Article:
By late 1932, producer David O. Selznick was becoming increasingly disenchanted with his situation at RKO Radio — both production unit arrangements and money being issues. Unable to get a satisfactory response from RKO and under stress due to the worsening condition of his sick father, Selznick turned to MGM who had been courting him and agreed to join that company in February 1933. When Selznick departed RKO, he left behind him three unfinished projects, one of which was Little Women — a screen adaptation of the classic Louisa May Alcott novel of New England family life during the Civil War.
Gorge Cukor had been assigned to direct Little Women when Selznick was still at RKO, but he followed Selznick to MGM. As he continued to owe RKO a film, however, Cukor returned to RKO briefly to see Little Women through. Cukor’s involvement reunited him with Katharine Hepburn, the two having worked together previously on Hepburn’s debut film A Bill of Divorcement.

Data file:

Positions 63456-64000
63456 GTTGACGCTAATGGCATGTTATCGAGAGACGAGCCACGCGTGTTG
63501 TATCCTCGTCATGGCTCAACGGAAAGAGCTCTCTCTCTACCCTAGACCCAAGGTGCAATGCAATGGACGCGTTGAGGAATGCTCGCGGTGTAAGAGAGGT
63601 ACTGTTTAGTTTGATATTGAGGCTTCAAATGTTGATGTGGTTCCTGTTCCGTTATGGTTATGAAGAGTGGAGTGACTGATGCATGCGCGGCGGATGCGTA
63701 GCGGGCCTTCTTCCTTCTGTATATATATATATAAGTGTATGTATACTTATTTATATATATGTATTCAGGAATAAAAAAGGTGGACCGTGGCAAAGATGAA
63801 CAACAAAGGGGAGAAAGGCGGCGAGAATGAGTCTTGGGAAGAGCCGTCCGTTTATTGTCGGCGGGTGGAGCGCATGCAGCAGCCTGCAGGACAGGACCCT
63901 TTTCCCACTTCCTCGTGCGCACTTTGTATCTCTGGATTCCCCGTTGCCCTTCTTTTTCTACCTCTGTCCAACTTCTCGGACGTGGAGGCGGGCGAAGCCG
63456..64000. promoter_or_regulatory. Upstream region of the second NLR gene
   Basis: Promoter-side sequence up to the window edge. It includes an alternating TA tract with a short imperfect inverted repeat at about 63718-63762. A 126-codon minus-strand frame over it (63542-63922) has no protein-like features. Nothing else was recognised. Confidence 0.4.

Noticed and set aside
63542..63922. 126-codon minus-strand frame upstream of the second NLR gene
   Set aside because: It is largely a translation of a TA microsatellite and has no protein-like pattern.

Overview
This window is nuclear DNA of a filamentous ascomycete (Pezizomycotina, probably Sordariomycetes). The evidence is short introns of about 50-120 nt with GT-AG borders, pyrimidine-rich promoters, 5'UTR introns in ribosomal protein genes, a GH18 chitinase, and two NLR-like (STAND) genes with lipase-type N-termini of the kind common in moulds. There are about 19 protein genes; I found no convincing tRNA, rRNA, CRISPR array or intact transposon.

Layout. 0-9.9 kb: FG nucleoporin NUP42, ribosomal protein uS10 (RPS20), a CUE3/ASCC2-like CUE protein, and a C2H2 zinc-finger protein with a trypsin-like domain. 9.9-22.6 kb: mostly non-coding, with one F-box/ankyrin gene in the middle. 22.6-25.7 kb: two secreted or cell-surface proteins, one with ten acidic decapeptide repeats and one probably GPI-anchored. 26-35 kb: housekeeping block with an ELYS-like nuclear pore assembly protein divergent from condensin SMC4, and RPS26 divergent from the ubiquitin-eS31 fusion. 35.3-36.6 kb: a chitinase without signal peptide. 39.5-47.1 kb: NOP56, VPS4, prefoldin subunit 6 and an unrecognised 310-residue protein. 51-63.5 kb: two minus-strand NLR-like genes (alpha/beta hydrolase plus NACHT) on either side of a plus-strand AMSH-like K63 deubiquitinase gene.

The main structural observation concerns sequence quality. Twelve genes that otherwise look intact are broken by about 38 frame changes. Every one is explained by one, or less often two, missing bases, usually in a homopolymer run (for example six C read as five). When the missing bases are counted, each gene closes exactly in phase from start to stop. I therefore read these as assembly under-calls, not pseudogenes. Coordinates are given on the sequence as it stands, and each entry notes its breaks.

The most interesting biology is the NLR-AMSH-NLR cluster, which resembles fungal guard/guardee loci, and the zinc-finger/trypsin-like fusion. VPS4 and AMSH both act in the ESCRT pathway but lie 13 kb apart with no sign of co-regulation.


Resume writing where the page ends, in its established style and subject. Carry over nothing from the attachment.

Shooting began on Little Women in late June 1933 and was completed on September 2nd. The film opened at the Radio City Music Hall in New York in mid-November to record business for the time. At Academy Award time, the film lost out in the Best Picture and Best Director categories, but did win for Best Adaptation. Little Women won first prize at the Austrian/Vienna Film Festival and was on many ten best lists for the year. Hepburn won the Best Actress award at Cannes for her efforts.
Warner Brothers has recently made Little Women its third DVD release from its RKO Radio holdings.
With their father away fighting in the Civil War and their mother, Marmee, holding the home together in his absence, the four March sisters grow up in Concord, Massachusetts. Jo wants to write and finds herself involved with the next-door neighbour, Laurie; Meg helps out at home while her mother works elsewhere in the town; Amy struggles with school; and shy Beth excels at music.